Oh, poor Spain. First it was the crash in the construction industry, which cratered the economy. Then it was the horrific unemployment rate, which is at the same level the US saw during the Great Depression. Then the bank bailout. Then the passage of austerity measures and a huge, coordinated protest of hundreds of thousands across the nation.
And now — the Olympic uniforms, which SB Nation says “look like ketchup and mustard had a terrible fight.” I think this looks like a fast food restaurant uniform. Would you like fries with that?
The jacket and shoes are even better:
After athletes Saul Craviotto (top) and Alex Fabregas (bottom) tweeted these images, the internet broke down from laughter. It was made even worse by the discovery that the uniform design had been outsourced to a Russian firm, which provided the kits for free.
When questioned about the undeniable hideousness of the uniforms, Spanish Olympic Committee president Alejandro Blanco pointed out that “when you measure the difference between paying one and a half million of public money and free clothes, there is no discussion.” True, and surely the best illustration I’ve ever seen of the adage “you get what you pay for.” (At least the pants and blazer look normal, allowing the Spanish athletes to march in the opening ceremonies without inspiring gales of laughter in the stands.)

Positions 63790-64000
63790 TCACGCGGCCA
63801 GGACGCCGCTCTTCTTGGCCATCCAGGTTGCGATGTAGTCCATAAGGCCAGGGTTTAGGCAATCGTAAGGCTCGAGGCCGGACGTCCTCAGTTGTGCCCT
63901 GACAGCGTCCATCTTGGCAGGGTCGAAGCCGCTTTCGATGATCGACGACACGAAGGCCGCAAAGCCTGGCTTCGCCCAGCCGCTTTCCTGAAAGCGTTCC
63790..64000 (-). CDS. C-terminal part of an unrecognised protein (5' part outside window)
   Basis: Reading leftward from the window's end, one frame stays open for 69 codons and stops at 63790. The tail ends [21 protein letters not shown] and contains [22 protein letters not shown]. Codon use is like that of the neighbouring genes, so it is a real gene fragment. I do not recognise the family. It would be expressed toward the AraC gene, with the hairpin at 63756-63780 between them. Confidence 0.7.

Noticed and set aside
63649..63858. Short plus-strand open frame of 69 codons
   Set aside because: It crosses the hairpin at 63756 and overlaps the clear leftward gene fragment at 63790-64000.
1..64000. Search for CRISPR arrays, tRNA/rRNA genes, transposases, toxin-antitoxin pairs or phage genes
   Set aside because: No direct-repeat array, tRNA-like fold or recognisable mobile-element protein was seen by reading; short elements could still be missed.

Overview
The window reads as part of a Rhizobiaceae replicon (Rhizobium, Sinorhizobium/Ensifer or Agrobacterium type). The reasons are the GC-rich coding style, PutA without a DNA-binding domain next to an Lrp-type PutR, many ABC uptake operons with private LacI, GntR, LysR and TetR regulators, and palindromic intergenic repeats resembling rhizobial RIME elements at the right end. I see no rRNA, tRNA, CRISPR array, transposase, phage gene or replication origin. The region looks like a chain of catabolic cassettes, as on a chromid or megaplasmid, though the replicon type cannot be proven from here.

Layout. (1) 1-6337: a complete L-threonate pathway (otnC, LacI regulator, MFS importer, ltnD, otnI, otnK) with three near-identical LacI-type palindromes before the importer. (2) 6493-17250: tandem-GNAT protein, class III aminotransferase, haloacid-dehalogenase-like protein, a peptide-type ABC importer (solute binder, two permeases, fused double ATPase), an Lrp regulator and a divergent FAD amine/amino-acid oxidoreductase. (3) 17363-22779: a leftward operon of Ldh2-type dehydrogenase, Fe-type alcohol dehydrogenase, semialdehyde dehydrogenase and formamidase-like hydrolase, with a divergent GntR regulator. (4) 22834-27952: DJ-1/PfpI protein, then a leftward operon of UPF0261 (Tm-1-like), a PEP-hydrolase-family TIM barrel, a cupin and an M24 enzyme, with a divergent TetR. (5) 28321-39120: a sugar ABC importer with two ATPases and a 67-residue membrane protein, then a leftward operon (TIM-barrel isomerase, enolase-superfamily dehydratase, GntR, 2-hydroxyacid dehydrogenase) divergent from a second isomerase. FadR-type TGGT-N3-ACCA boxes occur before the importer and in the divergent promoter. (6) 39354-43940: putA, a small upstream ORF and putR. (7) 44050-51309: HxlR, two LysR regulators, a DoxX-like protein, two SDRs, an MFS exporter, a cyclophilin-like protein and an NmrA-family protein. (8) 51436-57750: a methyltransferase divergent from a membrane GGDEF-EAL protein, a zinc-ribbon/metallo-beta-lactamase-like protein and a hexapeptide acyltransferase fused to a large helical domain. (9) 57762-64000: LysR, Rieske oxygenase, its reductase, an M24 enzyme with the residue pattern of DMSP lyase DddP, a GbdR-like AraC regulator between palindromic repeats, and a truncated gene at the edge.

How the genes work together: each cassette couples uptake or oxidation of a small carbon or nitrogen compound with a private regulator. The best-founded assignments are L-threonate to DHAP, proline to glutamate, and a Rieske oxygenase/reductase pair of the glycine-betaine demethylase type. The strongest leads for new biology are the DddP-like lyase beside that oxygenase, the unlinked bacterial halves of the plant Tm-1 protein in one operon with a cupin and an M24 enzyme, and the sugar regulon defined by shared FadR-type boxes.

But the best punchline to the whole thing is this:
A HOT SELLER: The EFE reported that the “controversial Spanish Olympic uniform” is a sales success in London. The uniform supplier, Bosco, has a store in London where the uniforms can be purchased. According to the store assistant Henry Hatton, the Spanish uniforms are the “most sold in the store.” Hatton: “We know that in Spain there is a big controversy over the uniforms. But since they started talking about them in the press, the sales have increased.” The entire Olympic kit can be purchased for £130 ($204).
So, the Russians may have bad taste, but the British are even worse — and they’re paying for it.
(Hat tip to my brother-in-law.)